Stroke – Definition and Types of Strokes
Stroke, or also known as brain attack, is a disease that affects the blood vessels that supply blood to the brain. It occurs when a blood vessel is clogged by a blood clot (ischemic) or a rupture of the blood vessel (hemorrhage).
When one of these things happens, the brain cells do not get blood and oxygen they need. As a result, nerve cells in areas affected by the brain can not work properly, and die within a few minutes (usually 3 to 4 minutes). And when nerve cells can not work, abilities controlled by that area of the brain are lost. These abilities include speech, movement and memory.
Types of Strokes
There are two major types of stroke: Ischemic stroke and Hemorrhagic stroke
Ischemic stroke is the most common type of stroke, accounting for approximately 80% of all stroke cases. This type of stroke is caused by a blockage of blood flow to areas of the brain. The most common types of ischemic stroke include:
- Embolic stroke
Embolic stroke occurs when blood clots or cholesterol plaques travels through bloodstream into the brain. Once in the brain, the clot eventually travels to a small blood vessel to block its passage. This leads to clogged arteries and prevent blood reaching the part of the brain.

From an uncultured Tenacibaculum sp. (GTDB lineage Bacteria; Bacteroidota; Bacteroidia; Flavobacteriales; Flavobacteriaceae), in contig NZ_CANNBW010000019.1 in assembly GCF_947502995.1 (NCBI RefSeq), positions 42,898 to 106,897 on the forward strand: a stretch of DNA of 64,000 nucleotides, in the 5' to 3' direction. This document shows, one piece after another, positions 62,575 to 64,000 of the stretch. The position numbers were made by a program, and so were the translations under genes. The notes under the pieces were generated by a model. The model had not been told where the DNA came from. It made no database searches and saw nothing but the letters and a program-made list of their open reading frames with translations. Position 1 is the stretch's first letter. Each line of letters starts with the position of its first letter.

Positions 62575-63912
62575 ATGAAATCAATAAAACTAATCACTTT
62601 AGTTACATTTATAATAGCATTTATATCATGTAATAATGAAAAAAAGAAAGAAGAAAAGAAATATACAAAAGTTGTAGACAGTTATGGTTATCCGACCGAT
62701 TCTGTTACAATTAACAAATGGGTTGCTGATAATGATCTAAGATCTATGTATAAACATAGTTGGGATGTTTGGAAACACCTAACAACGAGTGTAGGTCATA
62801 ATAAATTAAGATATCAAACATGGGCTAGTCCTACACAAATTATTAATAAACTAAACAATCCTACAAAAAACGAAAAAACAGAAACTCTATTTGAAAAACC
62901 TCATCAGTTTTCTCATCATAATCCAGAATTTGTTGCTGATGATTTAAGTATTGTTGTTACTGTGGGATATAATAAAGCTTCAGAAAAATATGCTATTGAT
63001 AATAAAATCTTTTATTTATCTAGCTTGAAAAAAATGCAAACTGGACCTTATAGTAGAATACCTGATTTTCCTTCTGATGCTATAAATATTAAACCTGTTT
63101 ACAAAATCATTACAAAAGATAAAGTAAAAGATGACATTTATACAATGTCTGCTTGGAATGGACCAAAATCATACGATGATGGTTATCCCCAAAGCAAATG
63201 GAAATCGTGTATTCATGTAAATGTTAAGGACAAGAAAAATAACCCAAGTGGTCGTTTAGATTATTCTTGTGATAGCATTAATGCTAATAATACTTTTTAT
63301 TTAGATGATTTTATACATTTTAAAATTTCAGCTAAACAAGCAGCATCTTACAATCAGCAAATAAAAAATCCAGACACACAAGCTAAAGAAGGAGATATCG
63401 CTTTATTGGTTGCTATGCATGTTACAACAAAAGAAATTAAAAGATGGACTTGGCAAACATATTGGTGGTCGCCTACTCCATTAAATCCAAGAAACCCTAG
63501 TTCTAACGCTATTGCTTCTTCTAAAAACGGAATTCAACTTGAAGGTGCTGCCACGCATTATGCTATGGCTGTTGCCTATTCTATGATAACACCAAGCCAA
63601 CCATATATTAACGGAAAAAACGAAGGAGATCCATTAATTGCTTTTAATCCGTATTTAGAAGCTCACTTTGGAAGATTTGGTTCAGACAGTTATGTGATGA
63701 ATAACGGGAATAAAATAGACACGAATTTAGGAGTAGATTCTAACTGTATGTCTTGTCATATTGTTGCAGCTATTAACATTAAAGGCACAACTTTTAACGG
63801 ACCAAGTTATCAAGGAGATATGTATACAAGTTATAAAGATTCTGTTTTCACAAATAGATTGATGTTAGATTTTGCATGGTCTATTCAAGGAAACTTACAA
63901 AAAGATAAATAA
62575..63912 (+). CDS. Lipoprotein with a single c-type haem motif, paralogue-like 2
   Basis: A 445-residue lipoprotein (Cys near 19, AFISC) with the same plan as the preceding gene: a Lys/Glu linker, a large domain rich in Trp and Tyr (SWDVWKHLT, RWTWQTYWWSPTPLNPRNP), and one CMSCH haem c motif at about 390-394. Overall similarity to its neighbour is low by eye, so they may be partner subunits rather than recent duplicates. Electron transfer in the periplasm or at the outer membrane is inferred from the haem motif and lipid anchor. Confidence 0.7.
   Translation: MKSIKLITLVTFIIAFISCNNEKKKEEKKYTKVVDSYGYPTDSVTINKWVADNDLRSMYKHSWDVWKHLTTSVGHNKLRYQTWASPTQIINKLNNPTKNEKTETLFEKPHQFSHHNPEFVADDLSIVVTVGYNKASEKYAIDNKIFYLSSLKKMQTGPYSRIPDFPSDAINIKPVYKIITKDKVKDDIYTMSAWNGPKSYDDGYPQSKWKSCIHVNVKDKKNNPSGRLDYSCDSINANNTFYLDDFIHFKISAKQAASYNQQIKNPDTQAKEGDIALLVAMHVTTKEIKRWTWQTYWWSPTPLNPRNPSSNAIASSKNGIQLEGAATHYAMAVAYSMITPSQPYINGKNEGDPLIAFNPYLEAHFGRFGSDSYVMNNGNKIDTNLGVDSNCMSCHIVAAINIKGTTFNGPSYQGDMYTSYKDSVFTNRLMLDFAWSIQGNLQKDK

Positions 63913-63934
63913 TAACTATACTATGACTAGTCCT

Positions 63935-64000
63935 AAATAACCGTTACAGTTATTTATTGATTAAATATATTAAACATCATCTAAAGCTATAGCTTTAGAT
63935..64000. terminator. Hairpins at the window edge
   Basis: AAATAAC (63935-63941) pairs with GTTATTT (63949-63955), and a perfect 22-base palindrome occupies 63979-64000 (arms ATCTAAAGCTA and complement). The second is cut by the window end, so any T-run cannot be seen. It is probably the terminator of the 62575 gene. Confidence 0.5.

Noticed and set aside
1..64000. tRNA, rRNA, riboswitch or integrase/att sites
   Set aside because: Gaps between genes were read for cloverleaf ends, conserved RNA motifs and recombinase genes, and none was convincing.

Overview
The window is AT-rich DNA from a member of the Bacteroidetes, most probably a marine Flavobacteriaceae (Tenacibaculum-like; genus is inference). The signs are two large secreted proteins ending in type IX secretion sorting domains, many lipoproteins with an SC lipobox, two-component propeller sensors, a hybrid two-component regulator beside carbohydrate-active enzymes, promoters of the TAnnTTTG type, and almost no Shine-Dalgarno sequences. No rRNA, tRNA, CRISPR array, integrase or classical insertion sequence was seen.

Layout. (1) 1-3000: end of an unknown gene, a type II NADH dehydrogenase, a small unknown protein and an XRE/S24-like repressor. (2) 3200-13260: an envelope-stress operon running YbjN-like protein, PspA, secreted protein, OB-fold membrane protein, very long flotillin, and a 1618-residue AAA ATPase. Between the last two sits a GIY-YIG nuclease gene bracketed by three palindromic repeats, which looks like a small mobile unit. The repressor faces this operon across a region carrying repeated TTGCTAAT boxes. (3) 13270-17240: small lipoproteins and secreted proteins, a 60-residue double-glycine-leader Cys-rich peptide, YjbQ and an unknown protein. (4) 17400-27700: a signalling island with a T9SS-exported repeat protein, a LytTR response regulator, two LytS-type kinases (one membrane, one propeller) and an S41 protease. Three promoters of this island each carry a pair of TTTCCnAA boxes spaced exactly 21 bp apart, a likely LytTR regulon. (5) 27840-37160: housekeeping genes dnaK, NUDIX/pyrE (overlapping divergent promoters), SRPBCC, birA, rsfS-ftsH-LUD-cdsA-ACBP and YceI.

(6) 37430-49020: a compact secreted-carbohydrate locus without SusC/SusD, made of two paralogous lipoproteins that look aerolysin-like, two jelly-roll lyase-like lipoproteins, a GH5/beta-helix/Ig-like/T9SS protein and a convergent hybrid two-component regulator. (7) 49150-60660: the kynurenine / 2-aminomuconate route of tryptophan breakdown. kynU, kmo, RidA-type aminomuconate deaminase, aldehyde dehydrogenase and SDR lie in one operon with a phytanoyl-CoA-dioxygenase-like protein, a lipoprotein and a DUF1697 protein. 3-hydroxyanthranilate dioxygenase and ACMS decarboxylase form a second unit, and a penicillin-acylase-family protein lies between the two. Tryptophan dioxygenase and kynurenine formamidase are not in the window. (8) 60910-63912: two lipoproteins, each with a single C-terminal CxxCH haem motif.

- Thrombotic stroke
In this type of Ischemic stroke, blood clots form throughout the inside of blood vessels causing disruption of blood flow to areas of the brain. The process leading to this blockage is known as Thrombosis, it usually affects very small blood vessels in the brain, especially in people with high cholesterol.
Hemorrhagic stroke is often caused by a ruptured blood vessels such as aneurysms or arteriovenous malformations. In many cases this is the result of uncontrolled high blood pressure. There are two types of hemorrhagic stroke: Intracerebral and Subarachnoid
- Intracerbral hemorrhage: Bleeding occurs from vessels inside the brain tissue. High blood pressure (Hypertension) is the primary cause of this type of hemorrhage.
- Subarachnoid hemmorrhage(SAH): Bleeding occurs in a large artery along a space between two of the membranes that surrounding the brain.
Blood spills into the area around the brain that is filled with protective fluid, causing very severe headache, which is typically described by people as the worst headache of their lives.
As blood accumulates in the brain, normal brain tissue push against the skull wall. This process will increase the pressure inside the brain, to the point that blood flow to the highest pressure area is completely disrupted. This area ceases to function, and causes symptoms that can range from dizziness, nausea to a headache accompanied by a typical stroke symptoms. Hemorrhagic stroke symptoms should not be overlooked as they can develop rapidly and in the worse cases they can cause sudden death.